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9/13 Refined Seed- and Vegetable Oils Are Healthy

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Some studies show that polyunsaturated fats lower your risk of heart disease.

For this reason, many have recommended that we increase our consumption of vegetable oils like soybean oil, sunflower oil and corn oil.

However, it is important to realize that there are different types of polyunsaturated fats, mainly Omega-3s and Omega-6s.

While we get Omega-3s from fish and grass-fed animals, the main sources of Omega-6 fatty acids are processed seed- and vegetable oils.

The thing is… we need to get Omega-3s and Omega-6s in a certain balance. Most people are eating too little Omega-3 and way too much Omega-6 (73, 74).

Studies show that excess Omega-6 fatty acids can increase inflammation in the body, which is known to play a causal role in many serious diseases (75, 76).

Most importantly, seed- and vegetable oils are associated with a significantly increased risk of heart disease… the biggest killer in the world (77, 78, 79, 80, 81).

If you want to lower your risk of disease, eat your Omega-3s but avoid the refined seed- and vegetable oils.

It’s important to keep in mind that this does NOT apply to other plant oils like coconut oil and olive oil, which are low in Omega-6 and extremely healthy.

Bottom Line: Excess consumption of refined seed- and vegetable oils can increase inflammation in the body and dramatically raise your risk of cardiovascular disease.

Like this post? Please Follow my blog. Thanks. Jax

References and to Read more: http://authoritynutrition.com/top-13-nutrition-lies-that-made-the-world-sick-and-fat/#ixzz2jLCpsECe

 

Stay Youthful #5 Combine Foods July 14, 2013

Stay Youthful Combine Foods

How to Lower the Glycemic Index of a Food
Not every carbohydrate we eat is going to have as low of a GI as we want it to. Fortunately, there are some things you can do to lower the GI of your meal, and slow the release of glucose into the blood.

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1. Add Fat – Adding fat to your meal slows down gastric emptying (the speed at which food leaves your stomach) and therefore slows the release of glucose into the bloodstream. This is one of the benefits of combining fats and carbohydrates in the same meal.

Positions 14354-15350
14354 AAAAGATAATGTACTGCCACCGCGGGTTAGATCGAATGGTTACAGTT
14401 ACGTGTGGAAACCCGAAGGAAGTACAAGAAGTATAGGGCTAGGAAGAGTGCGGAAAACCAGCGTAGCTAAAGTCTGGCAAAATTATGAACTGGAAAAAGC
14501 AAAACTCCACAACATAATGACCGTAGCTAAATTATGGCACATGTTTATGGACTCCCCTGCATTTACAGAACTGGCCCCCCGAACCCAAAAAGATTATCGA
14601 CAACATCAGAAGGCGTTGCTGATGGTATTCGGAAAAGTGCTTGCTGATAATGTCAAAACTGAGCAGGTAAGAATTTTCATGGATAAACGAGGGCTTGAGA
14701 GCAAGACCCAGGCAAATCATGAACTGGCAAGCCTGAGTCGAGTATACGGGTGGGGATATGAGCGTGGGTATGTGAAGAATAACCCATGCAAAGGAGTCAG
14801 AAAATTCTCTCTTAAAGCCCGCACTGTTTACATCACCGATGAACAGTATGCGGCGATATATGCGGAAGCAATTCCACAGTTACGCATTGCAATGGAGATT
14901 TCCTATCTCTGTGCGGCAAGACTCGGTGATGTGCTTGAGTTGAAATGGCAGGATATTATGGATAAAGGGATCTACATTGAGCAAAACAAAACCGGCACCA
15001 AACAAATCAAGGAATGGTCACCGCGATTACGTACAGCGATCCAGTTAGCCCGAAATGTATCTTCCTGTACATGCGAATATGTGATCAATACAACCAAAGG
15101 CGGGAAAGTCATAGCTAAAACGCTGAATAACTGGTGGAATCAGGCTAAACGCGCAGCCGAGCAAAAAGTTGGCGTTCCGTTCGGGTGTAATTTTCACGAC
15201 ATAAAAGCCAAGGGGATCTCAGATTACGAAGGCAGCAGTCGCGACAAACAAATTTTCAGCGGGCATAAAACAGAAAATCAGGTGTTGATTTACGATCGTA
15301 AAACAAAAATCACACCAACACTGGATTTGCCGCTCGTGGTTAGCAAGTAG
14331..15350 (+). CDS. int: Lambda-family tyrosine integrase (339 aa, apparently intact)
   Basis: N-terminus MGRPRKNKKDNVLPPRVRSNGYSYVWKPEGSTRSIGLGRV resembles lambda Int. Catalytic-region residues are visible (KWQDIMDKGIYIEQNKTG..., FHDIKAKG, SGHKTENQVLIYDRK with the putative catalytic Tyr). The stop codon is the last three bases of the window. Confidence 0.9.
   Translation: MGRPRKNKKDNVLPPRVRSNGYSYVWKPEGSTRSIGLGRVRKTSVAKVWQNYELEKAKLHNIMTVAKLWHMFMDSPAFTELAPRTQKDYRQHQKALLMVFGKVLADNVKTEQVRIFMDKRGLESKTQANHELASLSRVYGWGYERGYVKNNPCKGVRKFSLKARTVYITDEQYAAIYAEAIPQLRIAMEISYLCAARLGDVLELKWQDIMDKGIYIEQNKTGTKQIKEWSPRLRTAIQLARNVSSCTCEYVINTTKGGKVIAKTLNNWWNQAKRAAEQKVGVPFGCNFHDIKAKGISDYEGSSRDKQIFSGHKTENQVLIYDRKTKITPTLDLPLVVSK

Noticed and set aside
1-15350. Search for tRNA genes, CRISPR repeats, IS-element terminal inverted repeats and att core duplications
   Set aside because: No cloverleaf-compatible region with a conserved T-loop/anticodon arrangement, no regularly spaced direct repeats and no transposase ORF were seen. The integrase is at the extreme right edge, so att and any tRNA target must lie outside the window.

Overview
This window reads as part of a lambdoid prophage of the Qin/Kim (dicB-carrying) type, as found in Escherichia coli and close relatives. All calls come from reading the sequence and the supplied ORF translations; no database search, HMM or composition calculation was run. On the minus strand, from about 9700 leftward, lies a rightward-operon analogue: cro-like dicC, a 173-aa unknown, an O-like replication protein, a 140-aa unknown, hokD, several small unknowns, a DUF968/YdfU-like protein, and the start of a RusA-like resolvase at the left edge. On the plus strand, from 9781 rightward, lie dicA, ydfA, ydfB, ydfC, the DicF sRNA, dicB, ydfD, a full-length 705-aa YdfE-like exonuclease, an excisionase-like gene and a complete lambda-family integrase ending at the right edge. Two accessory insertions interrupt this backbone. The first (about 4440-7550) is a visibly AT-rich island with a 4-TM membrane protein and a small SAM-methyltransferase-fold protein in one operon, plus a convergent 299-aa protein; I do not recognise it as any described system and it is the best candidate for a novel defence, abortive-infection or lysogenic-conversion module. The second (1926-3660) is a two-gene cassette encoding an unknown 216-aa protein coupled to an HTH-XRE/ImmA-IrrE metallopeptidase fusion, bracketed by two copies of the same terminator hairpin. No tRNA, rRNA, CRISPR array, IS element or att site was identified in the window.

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2. Add Fibre – Fibre also slows down gastric emptying. Because of this, it gives you a much slower release of glucose. It also has the added benefit of adding bulk to your meal – helping to control hunger.

3. Combine with a Lower GI Food – The glycemic index is somewhat of a math equation. It adds up all the food you eat and takes an average. Eating a lower GI food with a high GI food will help lower the overall GI effect of your meal.

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3. Eat Protein with Your Meal – Protein isn’t a carbohydrate, but it still has a glycemic response. Protein is broken down via digestion, just like every other food you eat. Therefore, it does have an effect on blood sugar. The good thing is that whole food protein sources have an extremely low GI, and when combined with a carbohydrate source, they will dramatically lower the overall GI of your meal.

4. Use the Glycemic Index to Formulate Your Meals
Now that you know what the glycemic index is and how it influences your fat loss, you can put together a meal plan that will help your weight loss.
Think of it as a way of eating, because eating lots of low-glycemic foods is quite easy to do.

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5. Eat non-processed carbohydrate sources.
Carbohydrates like fruits, vegetables, legumes, tubers, and some grains are typically low on the GI scale. Beans tend to be the lowest because of their high fibre content.
Most fruits and vegetables are fairly low GI, as well as some tubers such as sweet potatoes.

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6. Have a source of protein with each of your meals, some healthy fats here and there, and low GI carbohydrates that are high in fibre will help your body to lose fat.

Follow these rules and you’ll control your blood sugar level, insulin response and so give your system a chance to stay healthy and youthful!